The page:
Feature Article - November 2019
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The Air in There

Managing Air Quality in Aquatic Facilities

By Joe Bush

In Practice: University of North Texas

Chris Lawrence has firsthand knowledge on managing the relationship of water with air in aquatic facilities.

Lawrence is associate director of facilities at the 16-year-old Pohl Rec Center on the campus of the University of North Texas. The center has a 25-yard lap pool, shared with the UNT swim team, and an indoor leisure pool with a spa. Each enclosure has its own dehumidification system to control the heating and air conditioning.

Lawrence said the lap pool has had air quality issues, but only after the center had been open a few years. Complaints from athletes started coming in periodically, leading to air quality tests.

"They were looking specifically for chloramines," said Lawrence. "The tests indicated a slightly elevated amount, but nothing very substantial. It was determined at the time that it was not a significant enough problem to warrant a large expense."

The center added UV lamps as a secondary water treatment, and placed large fans aiming air up at the air returns and blowing across the deck which were used primarily during athletes' training times. Management's hope that this would help with what it saw as a minor issue was eroded by more and more complaints.

"Again, it was only the athletes that were experiencing any issue; however, this makes sense since they were the ones spending the longest amount of time in the pool and were in the water with the largest volume of swimmers exerting themselves," Lawrence said.

The UNT environmental safety office conducted a second air quality study, and it showed more significant chloramines present at peak athletics usage time. The school asked an aquatics facility consulting firm for an assessment, and it found that the location of the return on the HVAC to the dehumidification system was not ideal for pulling the chloramines, which sink and stay just at or above water level. The return on the HVAC was about 20 feet above the pool deck.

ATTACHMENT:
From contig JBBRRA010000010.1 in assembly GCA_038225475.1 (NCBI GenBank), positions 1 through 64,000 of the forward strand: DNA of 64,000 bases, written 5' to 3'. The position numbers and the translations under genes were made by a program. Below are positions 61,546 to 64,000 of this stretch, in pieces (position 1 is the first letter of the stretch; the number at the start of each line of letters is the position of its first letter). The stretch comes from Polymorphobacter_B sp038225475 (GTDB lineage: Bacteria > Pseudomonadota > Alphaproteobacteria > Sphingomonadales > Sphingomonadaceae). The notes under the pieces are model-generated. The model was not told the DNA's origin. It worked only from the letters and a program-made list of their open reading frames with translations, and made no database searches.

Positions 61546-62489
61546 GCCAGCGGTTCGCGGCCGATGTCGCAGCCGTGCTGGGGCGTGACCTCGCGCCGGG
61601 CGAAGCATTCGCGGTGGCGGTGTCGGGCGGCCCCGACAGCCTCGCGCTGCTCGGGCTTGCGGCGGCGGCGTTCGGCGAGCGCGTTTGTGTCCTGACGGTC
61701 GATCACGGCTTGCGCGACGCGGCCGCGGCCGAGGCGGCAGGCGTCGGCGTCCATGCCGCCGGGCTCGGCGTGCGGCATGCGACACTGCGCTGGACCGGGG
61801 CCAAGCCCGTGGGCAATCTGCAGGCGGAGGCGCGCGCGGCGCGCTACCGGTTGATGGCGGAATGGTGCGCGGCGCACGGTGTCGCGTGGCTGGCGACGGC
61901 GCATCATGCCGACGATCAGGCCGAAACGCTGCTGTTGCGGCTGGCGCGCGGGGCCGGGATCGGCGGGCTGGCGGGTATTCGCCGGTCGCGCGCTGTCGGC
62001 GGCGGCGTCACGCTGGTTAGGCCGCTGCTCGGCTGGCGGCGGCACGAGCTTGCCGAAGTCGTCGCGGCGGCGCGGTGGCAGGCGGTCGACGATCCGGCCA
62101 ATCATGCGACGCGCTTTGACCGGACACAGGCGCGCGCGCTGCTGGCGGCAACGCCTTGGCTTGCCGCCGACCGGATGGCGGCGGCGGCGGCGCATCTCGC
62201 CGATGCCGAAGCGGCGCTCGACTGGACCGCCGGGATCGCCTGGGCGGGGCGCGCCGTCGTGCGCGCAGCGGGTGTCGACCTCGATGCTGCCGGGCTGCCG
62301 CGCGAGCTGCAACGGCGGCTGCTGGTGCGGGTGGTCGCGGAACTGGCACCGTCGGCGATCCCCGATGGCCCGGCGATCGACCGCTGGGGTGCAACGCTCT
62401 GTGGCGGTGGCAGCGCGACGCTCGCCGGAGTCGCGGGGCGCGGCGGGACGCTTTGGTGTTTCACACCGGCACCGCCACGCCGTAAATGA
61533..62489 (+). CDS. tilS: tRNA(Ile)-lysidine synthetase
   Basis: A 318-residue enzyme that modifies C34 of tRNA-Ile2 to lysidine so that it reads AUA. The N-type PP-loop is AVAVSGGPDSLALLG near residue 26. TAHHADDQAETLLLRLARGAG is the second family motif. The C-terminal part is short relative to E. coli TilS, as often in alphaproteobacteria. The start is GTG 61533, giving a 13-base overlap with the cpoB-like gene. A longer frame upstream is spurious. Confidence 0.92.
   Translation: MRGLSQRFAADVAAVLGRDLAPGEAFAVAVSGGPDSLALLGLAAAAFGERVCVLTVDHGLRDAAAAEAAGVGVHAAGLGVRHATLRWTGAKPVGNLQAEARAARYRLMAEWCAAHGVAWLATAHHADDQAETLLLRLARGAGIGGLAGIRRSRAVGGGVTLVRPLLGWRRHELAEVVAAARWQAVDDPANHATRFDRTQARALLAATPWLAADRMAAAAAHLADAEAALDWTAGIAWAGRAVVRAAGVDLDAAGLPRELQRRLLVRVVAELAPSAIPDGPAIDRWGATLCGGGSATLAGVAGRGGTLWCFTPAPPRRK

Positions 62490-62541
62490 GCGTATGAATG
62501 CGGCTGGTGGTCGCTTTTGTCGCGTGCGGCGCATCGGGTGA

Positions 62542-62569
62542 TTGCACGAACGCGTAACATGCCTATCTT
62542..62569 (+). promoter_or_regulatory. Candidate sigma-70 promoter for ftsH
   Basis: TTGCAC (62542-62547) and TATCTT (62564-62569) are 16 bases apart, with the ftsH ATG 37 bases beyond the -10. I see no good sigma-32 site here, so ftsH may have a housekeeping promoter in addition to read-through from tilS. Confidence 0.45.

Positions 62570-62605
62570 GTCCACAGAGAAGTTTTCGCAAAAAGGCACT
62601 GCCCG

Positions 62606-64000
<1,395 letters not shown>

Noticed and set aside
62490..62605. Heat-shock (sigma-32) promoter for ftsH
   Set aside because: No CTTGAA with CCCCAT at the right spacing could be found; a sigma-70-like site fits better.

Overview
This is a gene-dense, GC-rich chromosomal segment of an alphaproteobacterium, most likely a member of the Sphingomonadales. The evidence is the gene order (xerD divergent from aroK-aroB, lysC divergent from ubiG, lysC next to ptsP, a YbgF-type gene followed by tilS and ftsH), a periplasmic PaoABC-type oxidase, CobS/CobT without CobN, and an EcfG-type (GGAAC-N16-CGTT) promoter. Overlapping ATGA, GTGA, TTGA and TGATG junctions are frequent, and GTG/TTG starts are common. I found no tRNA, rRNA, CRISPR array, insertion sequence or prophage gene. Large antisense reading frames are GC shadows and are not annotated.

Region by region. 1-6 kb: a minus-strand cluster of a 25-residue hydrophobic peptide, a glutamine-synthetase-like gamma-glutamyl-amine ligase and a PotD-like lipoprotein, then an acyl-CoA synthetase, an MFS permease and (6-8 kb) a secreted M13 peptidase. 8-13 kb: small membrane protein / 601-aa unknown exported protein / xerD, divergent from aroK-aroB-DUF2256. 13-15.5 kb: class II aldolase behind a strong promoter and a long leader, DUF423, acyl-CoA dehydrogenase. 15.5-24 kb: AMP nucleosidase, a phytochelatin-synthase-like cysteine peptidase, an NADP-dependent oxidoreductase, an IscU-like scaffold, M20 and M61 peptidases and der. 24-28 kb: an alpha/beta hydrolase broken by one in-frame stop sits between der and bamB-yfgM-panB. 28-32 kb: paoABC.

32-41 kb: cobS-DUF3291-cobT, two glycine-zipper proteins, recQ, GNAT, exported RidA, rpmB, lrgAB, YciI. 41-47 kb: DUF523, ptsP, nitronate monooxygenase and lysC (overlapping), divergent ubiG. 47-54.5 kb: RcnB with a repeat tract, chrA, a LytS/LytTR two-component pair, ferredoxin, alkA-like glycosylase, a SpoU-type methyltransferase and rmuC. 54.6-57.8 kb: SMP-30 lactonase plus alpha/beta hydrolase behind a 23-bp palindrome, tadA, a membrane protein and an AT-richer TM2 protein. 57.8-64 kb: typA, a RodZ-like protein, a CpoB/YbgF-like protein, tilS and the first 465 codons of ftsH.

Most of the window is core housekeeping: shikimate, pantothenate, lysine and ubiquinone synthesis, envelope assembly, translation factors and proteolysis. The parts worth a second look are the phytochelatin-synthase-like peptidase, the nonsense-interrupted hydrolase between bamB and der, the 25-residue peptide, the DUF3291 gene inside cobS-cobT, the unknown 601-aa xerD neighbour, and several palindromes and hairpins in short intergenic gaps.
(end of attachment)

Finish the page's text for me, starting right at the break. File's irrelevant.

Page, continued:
UNT had several choices, from refitting its air handling system to simply installing a fan over the lap pool.

The idea behind the fan was simple, said Lawrence: The chloramines create a bubble at the pool surface level, and the downward force of the air would, in theory, break the bubble forcing the air to the sides and back up, and hopefully to the HVAC.

"We opted for the fan, and had it installed a little over two years ago," he said. "Since its installation we have not had complaints about the air quality."

Lawrence said the problem and solution has taught him several things about aquatic water and air quality, but two stand out:

>>  The type of usage a pool will have is crucial in the design phase. Once pool systems are installed and things are built out, there are no easy or cheap solutions.

>>  The effects of bather loads.

A recreational lap swimmer at the Pohl Center spends an average of about 15 to 20 minutes in the pool. In busy times there is a load level of six to eight swimmers.

"It is quite a bit different for the swim team, which has 30 athletes going for two hours straight at a time and even more during meets," Lawrence said. "The impact on the air quality is significant between the two groups."

Lawrence is in a position to help others who have the same duties. Be prepared to spend a lot of time working through various challenges because despite the best planning, there will be hiccups, he said.

Operators should get to know the intricacies of their pools, said Lawrence—the usage type, user loads, the equipment like HVAC, water treatment chemical feeders and chemical monitoring systems.

"They all play a role in the end experience for the user," Lawrence said. "Each aquatics environment is unique and presents a unique challenge in producing a positive experience for the user."